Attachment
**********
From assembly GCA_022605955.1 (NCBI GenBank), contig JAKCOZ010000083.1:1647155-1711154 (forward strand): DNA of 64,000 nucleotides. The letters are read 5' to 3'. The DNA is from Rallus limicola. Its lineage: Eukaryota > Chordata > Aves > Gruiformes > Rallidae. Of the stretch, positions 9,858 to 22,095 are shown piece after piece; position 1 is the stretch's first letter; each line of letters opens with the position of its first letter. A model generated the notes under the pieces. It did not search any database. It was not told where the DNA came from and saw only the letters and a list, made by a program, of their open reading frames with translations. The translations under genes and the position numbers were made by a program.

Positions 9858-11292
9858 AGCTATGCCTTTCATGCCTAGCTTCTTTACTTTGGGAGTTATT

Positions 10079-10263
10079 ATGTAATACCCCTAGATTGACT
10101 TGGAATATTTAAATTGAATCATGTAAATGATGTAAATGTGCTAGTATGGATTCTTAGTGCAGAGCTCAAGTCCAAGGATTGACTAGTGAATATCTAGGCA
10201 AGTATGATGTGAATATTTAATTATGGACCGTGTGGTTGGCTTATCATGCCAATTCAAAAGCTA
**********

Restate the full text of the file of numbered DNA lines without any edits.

From assembly GCA_022605955.1 (NCBI GenBank), contig JAKCOZ010000083.1:1647155-1711154 (forward strand): DNA of 64,000 nucleotides. The letters are read 5' to 3'. The DNA is from Rallus limicola. Its lineage: Eukaryota > Chordata > Aves > Gruiformes > Rallidae. Of the stretch, positions 9,858 to 22,095 are shown piece after piece; position 1 is the stretch's first letter; each line of letters opens with the position of its first letter. A model generated the notes under the pieces. It did not search any database. It was not told where the DNA came from and saw only the letters and a list, made by a program, of their open reading frames with translations. The translations under genes and the position numbers were made by a program.

Positions 9858-11292
9858 AGCTATGCCTTTCATGCCTAGCTTCTTTACTTTGGGAGTTATT

Positions 10079-10263
10079 ATGTAATACCCCTAGATTGACT
10101 TGGAATATTTAAATTGAATCATGTAAATGATGTAAATGTGCTAGTATGGATTCTTAGTGCAGAGCTCAAGTCCAAGGATTGACTAGTGAATATCTAGGCA
10201 AGTATGATGTGAATATTTAATTATGGACCGTGTGGTTGGCTTATCATGCCAATTCAAAAGCTA